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About 20 years ago, my political career was launched on the back of a failed referendum campaign, when I and many others failed to prevent the Welsh Assembly from being set up. I am reminded very much of those days at the moment because the campaign in Wales was also very divisive. All sorts of promises were made that have never actually been kept. It was a huge constitutional change for us. There were divisions, threats and altercations in Wales. When John Prescott, who was Deputy Prime Minister at the time, went to Newport town centre, one of his spin doctors ordered a young campaigner off the streets, saying, “I have the Deputy Prime Minister’s authority for doing this.” The resulting fracas made the third bong on “News at 10”. I will not reveal the identity of the person involved—[Interruption.] Yes, alright then, it was me.
As we looked upon the wreckage of that campaign, a great discussion took place in Cardiff. We said, “Only one in four people have voted for this Welsh Assembly”—it went through on a much narrower margin than the referendum that we have just had. We asked, “What are we going to do?” Some of us—I was probably one of the diehards—said, “Let’s carry on fighting it in Parliament, get back out there in the media and redo the whole campaign.” I did not think about the courts at the time but, then, we did not have any hedge funders behind us, otherwise I probably would have done.
There were wiser voices, such as those of: Lord Bourne, now the Communities and Local Government Minister; the Brexit Minister himself, my right hon. Friend Mr Jones, who sits on the Front Bench and does such a good job for us; and the Secretary of State for Wales. They have all done very well. Those wiser people said, “We have to accept it. We don’t have to admit that we were wrong, but we have to admit that, on this occasion, the people have said one thing and we have to go along with it.” They were so right. I was wrong to say that we should have carried on fighting it because, as a result, we got involved with the national assembly advisory group, drew up the Standing Orders and put up candidates. We are now the second party in Wales, and we are close to becoming the first party there as a result of what took place. Look how well the Ministers I mentioned have done as a result. Who knows what might happen one day?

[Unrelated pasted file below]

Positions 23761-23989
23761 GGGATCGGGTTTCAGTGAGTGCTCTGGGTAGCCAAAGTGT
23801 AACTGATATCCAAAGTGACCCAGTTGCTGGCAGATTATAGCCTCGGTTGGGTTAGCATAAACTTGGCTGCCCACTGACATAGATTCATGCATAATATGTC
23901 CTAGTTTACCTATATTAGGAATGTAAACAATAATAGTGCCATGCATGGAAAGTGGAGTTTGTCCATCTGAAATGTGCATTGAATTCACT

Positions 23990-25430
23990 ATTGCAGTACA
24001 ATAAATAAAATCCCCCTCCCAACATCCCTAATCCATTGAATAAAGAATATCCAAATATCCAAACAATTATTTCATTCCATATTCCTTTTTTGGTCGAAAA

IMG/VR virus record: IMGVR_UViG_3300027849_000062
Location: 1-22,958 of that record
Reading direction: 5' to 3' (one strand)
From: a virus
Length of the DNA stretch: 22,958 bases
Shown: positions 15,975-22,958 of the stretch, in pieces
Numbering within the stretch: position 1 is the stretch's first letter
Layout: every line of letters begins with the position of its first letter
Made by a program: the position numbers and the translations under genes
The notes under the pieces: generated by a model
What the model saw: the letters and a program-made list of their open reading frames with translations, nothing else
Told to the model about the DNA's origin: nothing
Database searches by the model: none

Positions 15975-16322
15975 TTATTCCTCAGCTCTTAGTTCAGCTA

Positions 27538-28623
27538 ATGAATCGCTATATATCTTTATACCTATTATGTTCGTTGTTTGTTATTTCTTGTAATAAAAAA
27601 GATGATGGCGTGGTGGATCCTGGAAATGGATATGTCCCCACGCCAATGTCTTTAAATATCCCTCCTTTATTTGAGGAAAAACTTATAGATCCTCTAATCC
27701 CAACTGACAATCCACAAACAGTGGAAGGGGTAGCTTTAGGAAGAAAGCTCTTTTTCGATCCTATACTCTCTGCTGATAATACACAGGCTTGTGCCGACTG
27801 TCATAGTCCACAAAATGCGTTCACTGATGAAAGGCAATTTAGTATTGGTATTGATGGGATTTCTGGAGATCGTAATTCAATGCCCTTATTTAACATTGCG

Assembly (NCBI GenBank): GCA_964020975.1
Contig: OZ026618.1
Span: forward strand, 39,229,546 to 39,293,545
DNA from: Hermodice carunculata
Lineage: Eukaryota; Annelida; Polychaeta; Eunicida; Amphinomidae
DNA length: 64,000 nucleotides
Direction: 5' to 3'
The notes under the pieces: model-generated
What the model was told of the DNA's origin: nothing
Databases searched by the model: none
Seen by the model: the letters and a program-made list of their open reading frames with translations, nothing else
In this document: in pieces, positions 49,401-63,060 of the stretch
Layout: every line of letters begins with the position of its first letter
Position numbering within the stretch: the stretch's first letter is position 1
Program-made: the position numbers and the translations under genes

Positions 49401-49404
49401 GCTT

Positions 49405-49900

That is the reality of what we have before us now. People are talking about divisions. There were divisions all right during the referendum campaign. Those divisions need to end—we all agree on that. However, they will not end when so many people—they were in a minority—although acting for the best reasons and feeling they are doing the right thing continue to try to fight this campaign. They should stop fighting and become part of what is going to take place now, because the people of this country have spoken.